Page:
Public Hearing Set For Proposed Guilford County Rock Quarry

Public Hearing Set For Proposed Guilford County Rock Quarry

2:05pm Nov 01, 2017
Several Pleasant Garden residents are posting signs on their property to voice their opposition over a proposed rock quarry near their community. Photo courtesy of Guilford County resident Gerald Hall

The Guilford County Board Commissioners is holding a public hearing over a contentious rezoning issue Thursday evening. Many residents in the small town of Pleasant Garden are fighting to keep a proposed rock quarry out of their community.

Large amounts of granite have been discovered at a Guilford County site that was once earmarked for clay mining. The company Lehigh Hanson now wants to open a 300-acre rock quarry and is seeking approval from county officials to do that.

But several town residents oppose the project. Signs are posted in their neighborhoods saying, “NO ROCK QUARRY HERE!” They’re concerned about potential noise, traffic and other issues from the mining process.

Heather Davis says she understands their frustration. Her family owns a farm near the proposed site.

“The residents in this side of the county only have well water, and water is our greatest concern," says Davis. “This granite mining will take it to a whole different level, which in turn effects our water table and water supply.”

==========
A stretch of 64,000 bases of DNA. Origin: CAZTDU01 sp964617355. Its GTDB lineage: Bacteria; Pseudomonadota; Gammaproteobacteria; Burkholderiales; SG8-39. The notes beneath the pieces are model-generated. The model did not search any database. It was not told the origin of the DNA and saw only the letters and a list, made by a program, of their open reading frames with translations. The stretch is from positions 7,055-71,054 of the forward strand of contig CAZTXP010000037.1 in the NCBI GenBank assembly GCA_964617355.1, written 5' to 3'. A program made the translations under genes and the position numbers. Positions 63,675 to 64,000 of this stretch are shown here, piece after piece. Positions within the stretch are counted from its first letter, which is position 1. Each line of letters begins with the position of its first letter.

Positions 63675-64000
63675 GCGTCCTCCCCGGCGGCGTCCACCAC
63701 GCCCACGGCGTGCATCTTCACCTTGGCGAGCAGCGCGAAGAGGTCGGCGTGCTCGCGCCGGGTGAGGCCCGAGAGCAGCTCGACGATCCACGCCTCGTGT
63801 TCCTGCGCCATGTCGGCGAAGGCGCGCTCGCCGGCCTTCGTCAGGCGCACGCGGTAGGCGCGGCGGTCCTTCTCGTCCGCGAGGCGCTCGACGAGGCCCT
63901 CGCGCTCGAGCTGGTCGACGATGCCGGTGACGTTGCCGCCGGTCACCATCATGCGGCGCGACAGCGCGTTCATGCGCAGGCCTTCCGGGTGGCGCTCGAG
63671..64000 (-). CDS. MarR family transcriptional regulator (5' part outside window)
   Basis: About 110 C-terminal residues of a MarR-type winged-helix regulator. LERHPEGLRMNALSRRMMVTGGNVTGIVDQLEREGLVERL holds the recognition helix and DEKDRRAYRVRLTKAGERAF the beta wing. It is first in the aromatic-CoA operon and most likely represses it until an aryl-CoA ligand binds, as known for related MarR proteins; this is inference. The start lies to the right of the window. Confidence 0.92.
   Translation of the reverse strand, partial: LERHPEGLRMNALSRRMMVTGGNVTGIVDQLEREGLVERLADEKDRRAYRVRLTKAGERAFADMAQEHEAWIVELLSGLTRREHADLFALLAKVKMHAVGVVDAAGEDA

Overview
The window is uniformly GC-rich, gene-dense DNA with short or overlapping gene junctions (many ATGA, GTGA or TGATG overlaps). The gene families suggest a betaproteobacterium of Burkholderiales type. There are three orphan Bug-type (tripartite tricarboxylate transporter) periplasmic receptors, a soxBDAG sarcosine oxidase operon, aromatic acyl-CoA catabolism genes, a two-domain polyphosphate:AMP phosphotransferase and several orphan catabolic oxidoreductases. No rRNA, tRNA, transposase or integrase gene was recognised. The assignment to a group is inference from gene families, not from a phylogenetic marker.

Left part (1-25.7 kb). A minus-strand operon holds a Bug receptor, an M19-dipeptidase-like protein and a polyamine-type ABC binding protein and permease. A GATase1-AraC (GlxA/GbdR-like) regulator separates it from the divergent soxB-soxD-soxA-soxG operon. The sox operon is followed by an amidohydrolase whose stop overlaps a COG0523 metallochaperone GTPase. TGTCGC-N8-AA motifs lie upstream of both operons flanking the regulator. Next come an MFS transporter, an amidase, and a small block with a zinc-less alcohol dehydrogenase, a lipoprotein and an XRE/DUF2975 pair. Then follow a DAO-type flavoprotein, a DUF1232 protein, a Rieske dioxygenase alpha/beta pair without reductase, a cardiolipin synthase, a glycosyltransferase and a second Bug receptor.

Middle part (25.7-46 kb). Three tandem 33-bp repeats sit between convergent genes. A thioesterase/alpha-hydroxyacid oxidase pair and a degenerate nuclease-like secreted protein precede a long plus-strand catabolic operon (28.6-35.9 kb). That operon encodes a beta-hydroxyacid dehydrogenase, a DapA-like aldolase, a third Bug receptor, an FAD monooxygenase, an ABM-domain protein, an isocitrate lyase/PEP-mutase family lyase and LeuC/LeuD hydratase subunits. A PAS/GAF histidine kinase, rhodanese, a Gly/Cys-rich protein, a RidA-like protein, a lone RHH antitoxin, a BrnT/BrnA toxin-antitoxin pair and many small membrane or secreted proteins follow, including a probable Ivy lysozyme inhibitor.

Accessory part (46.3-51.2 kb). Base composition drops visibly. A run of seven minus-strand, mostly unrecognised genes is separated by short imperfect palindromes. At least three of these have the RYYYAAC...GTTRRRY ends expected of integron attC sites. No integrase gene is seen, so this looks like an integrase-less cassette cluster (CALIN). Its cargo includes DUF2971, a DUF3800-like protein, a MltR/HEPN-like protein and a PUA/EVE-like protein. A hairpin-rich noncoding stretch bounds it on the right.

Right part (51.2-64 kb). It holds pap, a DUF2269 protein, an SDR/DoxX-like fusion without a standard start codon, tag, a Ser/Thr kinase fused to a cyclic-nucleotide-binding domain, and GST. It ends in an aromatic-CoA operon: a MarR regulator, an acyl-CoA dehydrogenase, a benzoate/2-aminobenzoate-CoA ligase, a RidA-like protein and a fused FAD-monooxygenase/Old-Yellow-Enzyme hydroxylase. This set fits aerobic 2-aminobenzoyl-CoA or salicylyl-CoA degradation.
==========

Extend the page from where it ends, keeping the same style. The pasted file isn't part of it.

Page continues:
Greensboro attorney Tom Terrell represents Lehigh Hanson. He says modern techniques will minimize any impact on residents. And he says the company has provided studies that show the project is safe.

“It would not impact anyone’s groundwater wells,” says Terrell. “The company has stated and concluded that what is called the area of influence, the area beyond the pit that could influence groundwater, only extends beyond the quarry property in a very small place and in that very small place there are no wells. There are lots of mistaken notions about what would take place.”

Terrell says the company is also offering a well protection program for residents near the area and it would install a 20-foot high berm around the site for noise barriers.

If the rezoning change is approved, the Guilford County Planning Board would have to issue a special use permit in order for the project to move forward.

*Follow WFDD's Keri Brown on Twitter @kerib_news

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